CNCR and VUmc together host the first STXBP1-E Patient Clinic
On Oct. 13, the 1st STXBP1 Patient Clinic Day will take place at VUmc in Amsterdam. The day is part of our studies on STXBP1-Encephalopathy (STXBP1-E) in a collaboration between FGA-CNCR, Clinical Genetics and VU spin-off company NBT Analytics.
The FGA department, led by Prof. Matthijs Verhage, has a long-standing interest and expertise in studying the role of the Munc18-1 protein in neurons. In the last decade, mutations in the human gene encoding MUNC18-1, the STXBP1-gene, were found to cause a form of early infantile encephalopathy now called STXBP1 Encephalopathy (STXBP1-E, see STXBP1 site). The clinical features presented by patients with an STXBP1 mutation are highly diverse. Symptoms include intellectual disability, epilepsy and autism. The pathological mechanisms underlying the symptoms remain to be elucidated and research has primarily focused on descriptions of individual cases using diverse methodology and criteria. Our collaboration aims to change this landscape and to deliver a more systematic description of shared and non-shard symptoms and to link these insights to studies on animal- and cell models for this disease. Together, these studies are expected to gain better insight into the clinical profile, but also the pathogenesis of STXBP1-E.
As part of these efforts, patients are invited to STXBP1 Clinic Days organized in different countries. The first Clinic day will take place in Amsterdam. During the Clinic day, a multilevel assessment is made by a multidisciplinary research team. A detailed clinical profile using standardized criteria will be made of participating STXBP1-E patients. Secondly, electro-encephalopgraphy(EEG) will be performed and biomarkers will be analysed using the analytical tools developed by NBT Analytics. Lastly, the consequences of STXBP1 mutations at the molecular/cellular level will be investigated through the use of induced pluripotent stem cell (iPSC) technology. Together, this multilevel cohort study will provide the first in depth systematic and quantitative assessment of STXBP1-E patients. Analysis of these data obtained will provide new insights into the possible disease mechanisms of STXBP1-Encephalopathy. In addition, the systematic assessment of the phenotypic characteristics can help achieving better diagnoses with the ultimate aim of providing the best treatment.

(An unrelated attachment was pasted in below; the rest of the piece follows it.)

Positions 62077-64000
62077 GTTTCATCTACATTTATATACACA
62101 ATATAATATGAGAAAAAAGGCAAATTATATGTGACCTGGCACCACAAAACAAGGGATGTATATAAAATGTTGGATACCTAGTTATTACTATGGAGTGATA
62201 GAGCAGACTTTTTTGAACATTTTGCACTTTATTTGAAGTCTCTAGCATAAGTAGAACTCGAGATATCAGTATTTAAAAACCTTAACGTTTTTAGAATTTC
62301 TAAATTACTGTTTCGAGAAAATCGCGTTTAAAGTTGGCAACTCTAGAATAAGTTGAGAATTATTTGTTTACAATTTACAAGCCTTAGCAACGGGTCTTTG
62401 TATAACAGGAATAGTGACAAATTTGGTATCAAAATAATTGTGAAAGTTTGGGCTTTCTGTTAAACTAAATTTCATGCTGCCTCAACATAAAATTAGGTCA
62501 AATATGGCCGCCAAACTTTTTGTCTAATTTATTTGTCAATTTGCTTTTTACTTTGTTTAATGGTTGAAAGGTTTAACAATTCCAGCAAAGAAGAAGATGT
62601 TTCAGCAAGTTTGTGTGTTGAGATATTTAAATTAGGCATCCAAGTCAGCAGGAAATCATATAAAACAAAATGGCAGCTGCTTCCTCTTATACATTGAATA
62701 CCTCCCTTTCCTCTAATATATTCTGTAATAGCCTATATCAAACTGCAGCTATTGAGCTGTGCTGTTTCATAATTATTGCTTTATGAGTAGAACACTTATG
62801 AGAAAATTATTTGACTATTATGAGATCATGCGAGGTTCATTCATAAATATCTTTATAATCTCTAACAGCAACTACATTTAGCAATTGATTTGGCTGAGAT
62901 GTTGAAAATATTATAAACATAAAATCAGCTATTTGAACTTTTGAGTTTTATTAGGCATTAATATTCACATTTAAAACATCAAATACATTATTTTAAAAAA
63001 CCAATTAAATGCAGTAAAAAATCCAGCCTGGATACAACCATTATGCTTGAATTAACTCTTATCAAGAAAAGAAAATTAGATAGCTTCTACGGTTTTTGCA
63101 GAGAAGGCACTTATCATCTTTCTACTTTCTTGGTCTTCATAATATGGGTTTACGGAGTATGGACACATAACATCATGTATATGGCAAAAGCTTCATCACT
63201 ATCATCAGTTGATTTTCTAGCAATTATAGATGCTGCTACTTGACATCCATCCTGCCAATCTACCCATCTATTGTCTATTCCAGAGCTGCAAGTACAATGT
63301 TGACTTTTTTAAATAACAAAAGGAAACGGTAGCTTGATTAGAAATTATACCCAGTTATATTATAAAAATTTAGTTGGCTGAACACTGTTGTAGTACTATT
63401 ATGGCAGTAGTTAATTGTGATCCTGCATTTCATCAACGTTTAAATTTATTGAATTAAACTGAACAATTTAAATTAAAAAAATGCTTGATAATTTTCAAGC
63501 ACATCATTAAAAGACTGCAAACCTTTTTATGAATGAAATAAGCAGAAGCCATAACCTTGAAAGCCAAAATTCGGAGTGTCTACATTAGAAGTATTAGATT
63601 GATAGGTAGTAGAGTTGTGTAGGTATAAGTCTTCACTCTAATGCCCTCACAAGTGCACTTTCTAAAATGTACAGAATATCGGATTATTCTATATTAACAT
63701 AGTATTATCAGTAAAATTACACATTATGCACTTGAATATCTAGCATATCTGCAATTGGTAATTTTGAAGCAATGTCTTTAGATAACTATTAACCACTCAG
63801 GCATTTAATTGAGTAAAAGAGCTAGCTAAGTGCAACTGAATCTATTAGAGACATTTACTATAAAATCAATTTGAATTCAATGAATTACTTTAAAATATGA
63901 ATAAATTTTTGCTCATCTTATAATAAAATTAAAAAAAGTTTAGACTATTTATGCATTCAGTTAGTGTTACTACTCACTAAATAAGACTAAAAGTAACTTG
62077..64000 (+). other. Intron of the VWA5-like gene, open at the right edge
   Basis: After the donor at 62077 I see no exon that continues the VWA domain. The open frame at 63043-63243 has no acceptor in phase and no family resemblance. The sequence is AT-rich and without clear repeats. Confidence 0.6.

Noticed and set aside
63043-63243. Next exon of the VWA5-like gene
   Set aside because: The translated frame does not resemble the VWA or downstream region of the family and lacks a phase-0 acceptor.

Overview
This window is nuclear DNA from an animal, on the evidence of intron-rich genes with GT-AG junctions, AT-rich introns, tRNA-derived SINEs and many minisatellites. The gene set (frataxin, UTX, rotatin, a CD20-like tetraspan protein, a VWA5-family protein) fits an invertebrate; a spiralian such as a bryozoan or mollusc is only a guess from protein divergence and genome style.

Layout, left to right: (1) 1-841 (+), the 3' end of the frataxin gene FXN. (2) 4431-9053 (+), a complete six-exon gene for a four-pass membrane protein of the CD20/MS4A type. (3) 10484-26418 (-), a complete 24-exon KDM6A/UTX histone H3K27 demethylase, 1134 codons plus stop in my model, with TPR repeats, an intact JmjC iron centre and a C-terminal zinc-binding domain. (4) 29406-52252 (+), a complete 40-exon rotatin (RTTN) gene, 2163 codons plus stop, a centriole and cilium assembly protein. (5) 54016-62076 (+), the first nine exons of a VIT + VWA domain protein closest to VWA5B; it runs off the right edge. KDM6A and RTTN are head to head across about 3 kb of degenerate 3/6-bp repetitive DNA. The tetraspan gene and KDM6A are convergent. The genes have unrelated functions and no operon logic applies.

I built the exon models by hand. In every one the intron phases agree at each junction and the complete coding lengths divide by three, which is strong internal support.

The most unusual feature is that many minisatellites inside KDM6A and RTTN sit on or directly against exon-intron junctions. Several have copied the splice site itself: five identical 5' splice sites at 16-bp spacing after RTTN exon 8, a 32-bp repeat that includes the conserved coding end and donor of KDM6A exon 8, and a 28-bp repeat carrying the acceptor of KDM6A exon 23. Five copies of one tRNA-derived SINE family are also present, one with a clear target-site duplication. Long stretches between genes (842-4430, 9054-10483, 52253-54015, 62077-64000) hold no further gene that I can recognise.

In addition to collecting these measurements, the Clinic provides an opportunity for patient families to meet members of the STXBP1 research team, to discuss their current and future research into STXBP1-E, and to meet other patient families to exchange experiences.
The first clinic data is organized by Hanna Lammertse, Annemiek van Berkel and Mara Misra-Isrie, with the help of a multidisciplinary team from the Departments of Clinical Genetics, Neurology, Dermatology and Radiology.
This study is sponsored by the URF project that Hanna and Annemiek funded by the Vrije Universiteit
For more information about our work on Munc18-1 and STXBP1-E, please visit the STXBP1 site or by contact us at firstname.lastname@example.org